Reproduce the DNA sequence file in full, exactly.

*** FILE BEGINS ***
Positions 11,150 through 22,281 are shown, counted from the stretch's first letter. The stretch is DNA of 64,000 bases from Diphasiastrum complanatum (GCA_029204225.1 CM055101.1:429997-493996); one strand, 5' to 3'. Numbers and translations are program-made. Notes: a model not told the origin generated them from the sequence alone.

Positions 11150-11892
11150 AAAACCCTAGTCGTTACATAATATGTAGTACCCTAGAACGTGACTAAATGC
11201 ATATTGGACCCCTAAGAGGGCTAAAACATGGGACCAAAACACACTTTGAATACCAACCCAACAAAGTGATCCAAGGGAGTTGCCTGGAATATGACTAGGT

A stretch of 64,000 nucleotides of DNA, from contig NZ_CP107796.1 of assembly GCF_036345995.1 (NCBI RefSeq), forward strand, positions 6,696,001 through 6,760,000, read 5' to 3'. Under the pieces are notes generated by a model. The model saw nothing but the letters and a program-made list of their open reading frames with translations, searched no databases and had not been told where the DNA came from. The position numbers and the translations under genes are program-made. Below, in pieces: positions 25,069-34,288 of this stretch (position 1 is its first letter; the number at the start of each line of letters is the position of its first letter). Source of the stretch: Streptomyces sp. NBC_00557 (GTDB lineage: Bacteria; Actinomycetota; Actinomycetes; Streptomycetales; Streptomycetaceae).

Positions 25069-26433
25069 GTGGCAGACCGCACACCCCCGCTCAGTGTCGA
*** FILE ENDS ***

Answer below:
Positions 11,150 through 22,281 are shown, counted from the stretch's first letter. The stretch is DNA of 64,000 bases from Diphasiastrum complanatum (GCA_029204225.1 CM055101.1:429997-493996); one strand, 5' to 3'. Numbers and translations are program-made. Notes: a model not told the origin generated them from the sequence alone.

Positions 11150-11892
11150 AAAACCCTAGTCGTTACATAATATGTAGTACCCTAGAACGTGACTAAATGC
11201 ATATTGGACCCCTAAGAGGGCTAAAACATGGGACCAAAACACACTTTGAATACCAACCCAACAAAGTGATCCAAGGGAGTTGCCTGGAATATGACTAGGT

A stretch of 64,000 nucleotides of DNA, from contig NZ_CP107796.1 of assembly GCF_036345995.1 (NCBI RefSeq), forward strand, positions 6,696,001 through 6,760,000, read 5' to 3'. Under the pieces are notes generated by a model. The model saw nothing but the letters and a program-made list of their open reading frames with translations, searched no databases and had not been told where the DNA came from. The position numbers and the translations under genes are program-made. Below, in pieces: positions 25,069-34,288 of this stretch (position 1 is its first letter; the number at the start of each line of letters is the position of its first letter). Source of the stretch: Streptomyces sp. NBC_00557 (GTDB lineage: Bacteria; Actinomycetota; Actinomycetes; Streptomycetales; Streptomycetaceae).

Positions 25069-26433
25069 GTGGCAGACCGCACACCCCCGCTCAGTGTCGA